The good news is that in recent rounds of TIMSS, PIRLS and SEACMEQ we have observed that the country’s levels of learning have been improving across the board. In the TIMSS assessment (grade 9 mathematics and science), South Africa has been the fastest improving country between the surveys of 2002, 2011 and 2015. In SEACMEQ, a large improvement at the grade 6 level was noted between 2007 and 2013 in both mathematics and reading.

The NSC results have also shown consistent improvements in recent years, both in terms of pass rates and the numbers passing every year. One important reflection of quality in the system is the numbers of NSC candidates achieving a “Bachelors-level” pass each year as this is required for access to a degree programme at university. The number of Bachelor passes has roughly doubled since 2007. Encouragingly, increases in the number of Black African bachelor passes almost entirely accounts for the overall improvement.

In a country like South Africa, where the quality of education provision is in the public eye and gets a lot of critique. One of the concerns we have heard from the public is around the multiple examination opportunity.

We looked critically at some of the more seemingly controversial decisions we have taken as a collective, such as the policy on progression, as well as the Multiple Examination Opportunity (MEO) that was introduced by us.

We all agreed that the policy on progression is something that we can be proud of. It can be viewed as a huge success with over 100 000 progressed learners having passed and attained a matric certificate. These are learners that may otherwise have ended up dropping out of the system, but now they will have a chance at a brighter future.

Grade repetition is a huge inefficiency in our education system. This phenomenon also contributes to our critics argument that the number of learners that enter Grade 1 does not correlate with those who exit the system at Grade 12, many of these are still in lower grades having repeated somewhere along the line.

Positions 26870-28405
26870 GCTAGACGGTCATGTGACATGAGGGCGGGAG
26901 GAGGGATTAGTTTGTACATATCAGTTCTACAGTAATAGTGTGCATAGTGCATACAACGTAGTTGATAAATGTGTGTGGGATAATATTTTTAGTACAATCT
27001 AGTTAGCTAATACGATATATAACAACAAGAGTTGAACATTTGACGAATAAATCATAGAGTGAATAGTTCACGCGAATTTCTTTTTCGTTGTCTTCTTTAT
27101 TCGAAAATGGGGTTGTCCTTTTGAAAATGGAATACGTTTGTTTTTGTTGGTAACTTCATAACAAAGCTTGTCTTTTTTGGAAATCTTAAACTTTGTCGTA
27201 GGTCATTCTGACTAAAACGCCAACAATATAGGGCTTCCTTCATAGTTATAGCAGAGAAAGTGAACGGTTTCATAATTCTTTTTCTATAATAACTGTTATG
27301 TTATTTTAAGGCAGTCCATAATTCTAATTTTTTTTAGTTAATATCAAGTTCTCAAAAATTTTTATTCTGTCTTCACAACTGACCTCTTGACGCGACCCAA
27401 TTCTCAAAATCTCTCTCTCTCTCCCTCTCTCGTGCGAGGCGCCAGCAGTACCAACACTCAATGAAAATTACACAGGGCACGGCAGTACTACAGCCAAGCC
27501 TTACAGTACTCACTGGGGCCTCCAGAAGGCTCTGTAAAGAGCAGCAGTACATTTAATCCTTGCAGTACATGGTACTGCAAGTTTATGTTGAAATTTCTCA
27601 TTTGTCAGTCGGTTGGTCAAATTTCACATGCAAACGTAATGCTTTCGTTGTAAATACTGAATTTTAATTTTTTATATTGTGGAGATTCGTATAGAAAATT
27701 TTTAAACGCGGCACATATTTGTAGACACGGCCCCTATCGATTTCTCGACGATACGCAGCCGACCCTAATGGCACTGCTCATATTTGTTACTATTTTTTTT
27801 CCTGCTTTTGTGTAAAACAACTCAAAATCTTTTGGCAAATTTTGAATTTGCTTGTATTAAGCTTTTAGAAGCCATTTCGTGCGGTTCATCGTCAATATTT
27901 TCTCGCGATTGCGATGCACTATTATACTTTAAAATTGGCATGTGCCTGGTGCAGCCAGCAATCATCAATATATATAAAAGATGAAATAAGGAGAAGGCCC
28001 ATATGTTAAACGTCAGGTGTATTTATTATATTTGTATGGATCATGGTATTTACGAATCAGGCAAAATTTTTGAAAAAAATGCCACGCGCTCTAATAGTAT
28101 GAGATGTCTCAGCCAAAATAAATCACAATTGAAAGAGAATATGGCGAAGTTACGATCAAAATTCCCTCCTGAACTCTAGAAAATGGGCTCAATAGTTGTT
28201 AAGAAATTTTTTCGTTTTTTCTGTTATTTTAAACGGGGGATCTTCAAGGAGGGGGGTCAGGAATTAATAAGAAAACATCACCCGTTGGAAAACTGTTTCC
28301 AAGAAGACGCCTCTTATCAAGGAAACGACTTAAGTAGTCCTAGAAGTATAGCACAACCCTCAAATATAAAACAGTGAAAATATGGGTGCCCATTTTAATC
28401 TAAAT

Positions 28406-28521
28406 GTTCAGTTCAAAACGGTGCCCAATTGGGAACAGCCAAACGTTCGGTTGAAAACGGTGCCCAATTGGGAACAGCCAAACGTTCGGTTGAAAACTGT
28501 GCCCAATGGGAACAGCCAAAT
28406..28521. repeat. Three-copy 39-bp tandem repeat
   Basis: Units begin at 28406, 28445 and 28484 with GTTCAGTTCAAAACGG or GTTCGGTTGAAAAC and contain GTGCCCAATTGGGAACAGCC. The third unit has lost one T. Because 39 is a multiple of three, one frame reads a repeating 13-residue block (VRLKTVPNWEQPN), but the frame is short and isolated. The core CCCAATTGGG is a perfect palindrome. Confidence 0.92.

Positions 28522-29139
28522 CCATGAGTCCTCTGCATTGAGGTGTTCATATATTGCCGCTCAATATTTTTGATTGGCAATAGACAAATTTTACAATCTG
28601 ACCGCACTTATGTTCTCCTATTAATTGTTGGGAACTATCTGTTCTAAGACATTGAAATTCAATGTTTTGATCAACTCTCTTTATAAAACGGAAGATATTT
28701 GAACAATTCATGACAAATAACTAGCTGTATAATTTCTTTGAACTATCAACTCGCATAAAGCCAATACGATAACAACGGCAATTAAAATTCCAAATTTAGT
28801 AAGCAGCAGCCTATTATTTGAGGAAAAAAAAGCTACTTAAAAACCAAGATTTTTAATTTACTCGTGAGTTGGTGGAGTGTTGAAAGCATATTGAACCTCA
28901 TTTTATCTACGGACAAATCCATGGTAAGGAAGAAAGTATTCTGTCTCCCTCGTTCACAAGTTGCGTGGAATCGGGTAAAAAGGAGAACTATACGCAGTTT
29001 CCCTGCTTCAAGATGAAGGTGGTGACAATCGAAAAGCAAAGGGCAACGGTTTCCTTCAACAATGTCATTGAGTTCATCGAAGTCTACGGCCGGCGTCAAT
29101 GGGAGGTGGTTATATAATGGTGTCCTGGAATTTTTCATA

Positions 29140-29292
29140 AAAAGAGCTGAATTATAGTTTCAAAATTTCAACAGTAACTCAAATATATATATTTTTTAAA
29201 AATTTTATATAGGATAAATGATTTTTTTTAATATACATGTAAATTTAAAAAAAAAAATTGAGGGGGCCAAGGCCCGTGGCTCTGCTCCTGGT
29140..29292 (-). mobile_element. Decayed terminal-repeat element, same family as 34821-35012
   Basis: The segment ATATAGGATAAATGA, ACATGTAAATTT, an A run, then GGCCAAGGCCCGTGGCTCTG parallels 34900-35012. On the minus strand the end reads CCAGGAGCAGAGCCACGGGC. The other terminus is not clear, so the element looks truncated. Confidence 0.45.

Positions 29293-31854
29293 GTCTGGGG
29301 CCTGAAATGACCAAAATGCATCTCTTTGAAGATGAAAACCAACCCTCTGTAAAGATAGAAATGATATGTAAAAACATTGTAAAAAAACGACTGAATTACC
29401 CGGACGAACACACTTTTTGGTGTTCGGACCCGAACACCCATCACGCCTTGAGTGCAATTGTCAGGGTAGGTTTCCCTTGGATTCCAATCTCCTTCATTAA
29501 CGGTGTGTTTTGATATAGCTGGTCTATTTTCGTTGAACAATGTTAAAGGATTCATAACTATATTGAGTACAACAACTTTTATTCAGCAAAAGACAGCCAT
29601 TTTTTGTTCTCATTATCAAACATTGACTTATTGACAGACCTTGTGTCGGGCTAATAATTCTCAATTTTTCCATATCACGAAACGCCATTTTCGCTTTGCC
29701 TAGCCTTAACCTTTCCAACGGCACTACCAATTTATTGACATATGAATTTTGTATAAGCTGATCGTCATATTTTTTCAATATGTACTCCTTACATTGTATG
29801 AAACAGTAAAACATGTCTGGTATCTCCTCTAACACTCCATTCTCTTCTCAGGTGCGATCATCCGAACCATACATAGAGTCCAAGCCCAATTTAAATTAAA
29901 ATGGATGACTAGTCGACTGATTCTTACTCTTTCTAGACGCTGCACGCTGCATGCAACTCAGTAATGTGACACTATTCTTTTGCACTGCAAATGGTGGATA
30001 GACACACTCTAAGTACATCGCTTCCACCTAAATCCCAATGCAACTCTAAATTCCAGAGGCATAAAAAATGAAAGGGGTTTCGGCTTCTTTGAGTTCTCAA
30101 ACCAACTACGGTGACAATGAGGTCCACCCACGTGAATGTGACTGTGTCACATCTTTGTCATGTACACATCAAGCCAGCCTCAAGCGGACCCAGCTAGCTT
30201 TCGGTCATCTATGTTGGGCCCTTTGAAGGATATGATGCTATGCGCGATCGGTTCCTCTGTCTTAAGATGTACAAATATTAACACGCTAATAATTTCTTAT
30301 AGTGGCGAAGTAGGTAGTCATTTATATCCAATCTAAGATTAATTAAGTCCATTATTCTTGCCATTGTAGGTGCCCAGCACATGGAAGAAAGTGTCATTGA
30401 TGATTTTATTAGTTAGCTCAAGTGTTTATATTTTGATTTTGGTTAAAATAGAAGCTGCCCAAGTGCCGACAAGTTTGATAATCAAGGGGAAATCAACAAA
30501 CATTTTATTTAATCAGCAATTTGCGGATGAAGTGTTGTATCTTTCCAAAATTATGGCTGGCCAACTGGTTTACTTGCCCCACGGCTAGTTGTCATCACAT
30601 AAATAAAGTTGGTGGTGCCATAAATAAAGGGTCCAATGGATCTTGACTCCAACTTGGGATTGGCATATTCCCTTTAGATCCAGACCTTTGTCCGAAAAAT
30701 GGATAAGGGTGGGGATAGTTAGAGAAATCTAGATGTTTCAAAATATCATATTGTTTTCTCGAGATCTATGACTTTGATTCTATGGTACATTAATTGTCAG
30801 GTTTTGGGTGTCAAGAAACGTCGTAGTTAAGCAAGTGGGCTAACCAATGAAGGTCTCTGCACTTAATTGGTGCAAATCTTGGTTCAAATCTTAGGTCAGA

The progressed learner policy also has an impact on the efficiency of learner progression through the schooling system. Under this policy learners are only permitted to repeat at most one grade per phase. The result of this policy is that, since the 2015 NSC examinations, there have been large numbers of NSC candidates sitting for the examinations despite not having fulfilled the formal requirements for passing Grade 11. Historically, we observe high repetition rates and high dropout rates in grades 10, 11 and 12. Therefore, it is important to understand that many of the so-called “progressed learners” would probably have dropped out of school without sitting for the NSC examination after repeating several times – a highly inefficient outcome. Although the matric pass rate for progressed learners has been lower than that for non-progressed learners, many progressed learners did pass matric. It seems likely, therefore, that the overall effect of this new policy will be to increase the numbers of matriculants annually, by discouraging overly restrictive grade repetition leading to dropout.

We had to acknowledge however, as CEM, that while well intentioned, the Multiple Examination Opportunity is being used by some schools as a gate keeping mechanism and not for its original intentions. Instead of assisting vulnerable learners to attain a matric certificate, it was allowing schools to cull learners through this process and not adequately supporting them through the multiple examination opportunities. For this reason CEM took the bold decision to protect learners and do away with the MEO from 2020.